Why is ethene and bromine an addition reaction?

1 Answer
Apr 9, 2016

Because ethene is an alkene, which is a less stable structure than an alkane. Bromine opens the double bond in ethene, rather than replacing hydrogen. This gives ethene an alkane structure.


Ethene and bromine are an addition reaction because ethene is an alkene - it has a double bond. It is easier for new atoms to open the double bond and react there than to remove the hydrogen already attached, and then bond to it, which would be a substitution reaction.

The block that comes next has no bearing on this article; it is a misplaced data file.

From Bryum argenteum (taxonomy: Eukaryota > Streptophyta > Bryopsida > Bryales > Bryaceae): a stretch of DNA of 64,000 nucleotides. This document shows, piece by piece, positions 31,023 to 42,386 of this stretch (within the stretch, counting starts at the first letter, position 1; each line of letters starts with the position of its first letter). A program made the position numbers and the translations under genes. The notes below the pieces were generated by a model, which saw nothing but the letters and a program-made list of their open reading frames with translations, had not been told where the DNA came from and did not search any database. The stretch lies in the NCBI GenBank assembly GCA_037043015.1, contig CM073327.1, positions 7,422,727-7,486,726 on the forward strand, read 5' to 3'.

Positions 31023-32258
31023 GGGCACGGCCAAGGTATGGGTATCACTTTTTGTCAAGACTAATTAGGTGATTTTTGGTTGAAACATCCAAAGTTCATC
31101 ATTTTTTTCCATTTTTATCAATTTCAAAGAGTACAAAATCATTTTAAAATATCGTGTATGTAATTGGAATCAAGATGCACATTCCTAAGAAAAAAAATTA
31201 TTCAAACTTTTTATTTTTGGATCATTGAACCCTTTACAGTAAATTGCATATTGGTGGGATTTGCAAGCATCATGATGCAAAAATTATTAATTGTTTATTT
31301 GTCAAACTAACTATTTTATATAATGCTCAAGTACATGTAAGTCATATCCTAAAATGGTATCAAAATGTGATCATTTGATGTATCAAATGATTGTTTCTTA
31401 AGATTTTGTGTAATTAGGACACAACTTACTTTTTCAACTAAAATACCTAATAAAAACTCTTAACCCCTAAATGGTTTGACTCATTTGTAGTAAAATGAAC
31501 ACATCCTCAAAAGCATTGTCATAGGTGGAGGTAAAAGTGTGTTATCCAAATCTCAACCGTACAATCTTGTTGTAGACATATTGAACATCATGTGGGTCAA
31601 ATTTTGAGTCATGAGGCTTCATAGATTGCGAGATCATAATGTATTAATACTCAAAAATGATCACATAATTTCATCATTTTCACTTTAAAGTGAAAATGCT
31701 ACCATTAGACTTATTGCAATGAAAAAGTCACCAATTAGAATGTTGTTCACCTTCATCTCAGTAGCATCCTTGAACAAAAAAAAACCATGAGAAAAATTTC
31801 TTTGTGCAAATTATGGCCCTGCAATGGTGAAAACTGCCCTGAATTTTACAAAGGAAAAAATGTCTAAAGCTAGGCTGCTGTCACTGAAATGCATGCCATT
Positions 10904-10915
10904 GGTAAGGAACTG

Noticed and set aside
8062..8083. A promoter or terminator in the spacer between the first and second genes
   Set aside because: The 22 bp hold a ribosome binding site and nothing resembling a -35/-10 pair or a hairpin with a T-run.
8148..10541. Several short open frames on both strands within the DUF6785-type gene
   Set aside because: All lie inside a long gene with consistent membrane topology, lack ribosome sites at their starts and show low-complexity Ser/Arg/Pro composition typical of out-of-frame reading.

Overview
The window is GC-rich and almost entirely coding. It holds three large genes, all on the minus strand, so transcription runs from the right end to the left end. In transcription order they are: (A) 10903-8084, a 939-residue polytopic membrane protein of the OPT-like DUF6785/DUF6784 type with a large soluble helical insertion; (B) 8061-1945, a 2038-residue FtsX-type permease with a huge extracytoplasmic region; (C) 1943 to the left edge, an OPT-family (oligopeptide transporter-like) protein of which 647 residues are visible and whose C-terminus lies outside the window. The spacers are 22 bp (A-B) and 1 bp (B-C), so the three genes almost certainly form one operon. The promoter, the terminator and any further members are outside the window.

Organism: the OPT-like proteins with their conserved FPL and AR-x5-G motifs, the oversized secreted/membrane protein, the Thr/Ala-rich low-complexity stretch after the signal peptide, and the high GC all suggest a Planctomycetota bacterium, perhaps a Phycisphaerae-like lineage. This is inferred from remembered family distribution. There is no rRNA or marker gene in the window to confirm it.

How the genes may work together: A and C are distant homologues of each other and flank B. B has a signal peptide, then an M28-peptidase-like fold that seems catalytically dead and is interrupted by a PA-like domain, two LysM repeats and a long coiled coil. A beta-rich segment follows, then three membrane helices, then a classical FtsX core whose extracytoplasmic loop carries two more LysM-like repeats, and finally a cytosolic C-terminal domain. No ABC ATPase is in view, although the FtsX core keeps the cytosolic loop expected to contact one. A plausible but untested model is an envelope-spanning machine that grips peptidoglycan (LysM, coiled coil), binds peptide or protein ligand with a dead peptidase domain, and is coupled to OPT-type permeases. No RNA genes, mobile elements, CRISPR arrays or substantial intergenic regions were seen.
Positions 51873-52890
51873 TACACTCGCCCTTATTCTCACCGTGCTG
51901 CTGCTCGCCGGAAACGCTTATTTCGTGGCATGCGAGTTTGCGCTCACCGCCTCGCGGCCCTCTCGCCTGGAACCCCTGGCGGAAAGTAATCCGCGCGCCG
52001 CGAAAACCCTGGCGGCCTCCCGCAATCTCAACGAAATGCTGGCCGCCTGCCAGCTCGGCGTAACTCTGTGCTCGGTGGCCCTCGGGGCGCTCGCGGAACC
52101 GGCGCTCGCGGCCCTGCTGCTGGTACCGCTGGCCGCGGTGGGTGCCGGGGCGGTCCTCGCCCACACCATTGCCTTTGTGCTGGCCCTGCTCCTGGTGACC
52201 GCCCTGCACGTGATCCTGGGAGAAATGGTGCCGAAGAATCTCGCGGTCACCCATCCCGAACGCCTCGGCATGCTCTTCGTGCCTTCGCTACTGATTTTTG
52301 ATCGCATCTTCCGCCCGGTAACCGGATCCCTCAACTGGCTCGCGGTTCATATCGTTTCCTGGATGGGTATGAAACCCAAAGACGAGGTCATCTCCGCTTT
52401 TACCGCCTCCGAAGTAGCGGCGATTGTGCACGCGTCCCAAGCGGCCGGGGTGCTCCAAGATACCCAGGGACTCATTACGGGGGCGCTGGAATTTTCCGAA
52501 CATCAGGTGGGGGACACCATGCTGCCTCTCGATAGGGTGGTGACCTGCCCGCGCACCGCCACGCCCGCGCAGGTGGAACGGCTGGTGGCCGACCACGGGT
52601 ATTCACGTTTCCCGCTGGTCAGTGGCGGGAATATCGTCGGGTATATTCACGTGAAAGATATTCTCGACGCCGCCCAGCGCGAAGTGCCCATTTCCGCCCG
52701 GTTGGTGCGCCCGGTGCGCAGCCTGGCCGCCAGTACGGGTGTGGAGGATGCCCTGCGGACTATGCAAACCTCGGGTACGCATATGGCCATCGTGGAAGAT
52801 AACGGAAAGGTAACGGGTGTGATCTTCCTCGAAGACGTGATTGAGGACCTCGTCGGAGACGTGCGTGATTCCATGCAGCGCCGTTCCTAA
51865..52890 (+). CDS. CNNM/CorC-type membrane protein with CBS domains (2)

Alkenes are more unstable than alkanes, because alkenes have double bonds, which include a #pi#-bond, and #pi#-bonds are weaker than #sigma#-bonds. Alkenes have some strong bonds and some weak bonds, while alkanes only have strong bonds.

The equation for ethene and bromine is

#C_2H_4 + Br_2 -> C_2H_4Br_2#.

It forms dibromoethane, which is a halogenoalkane.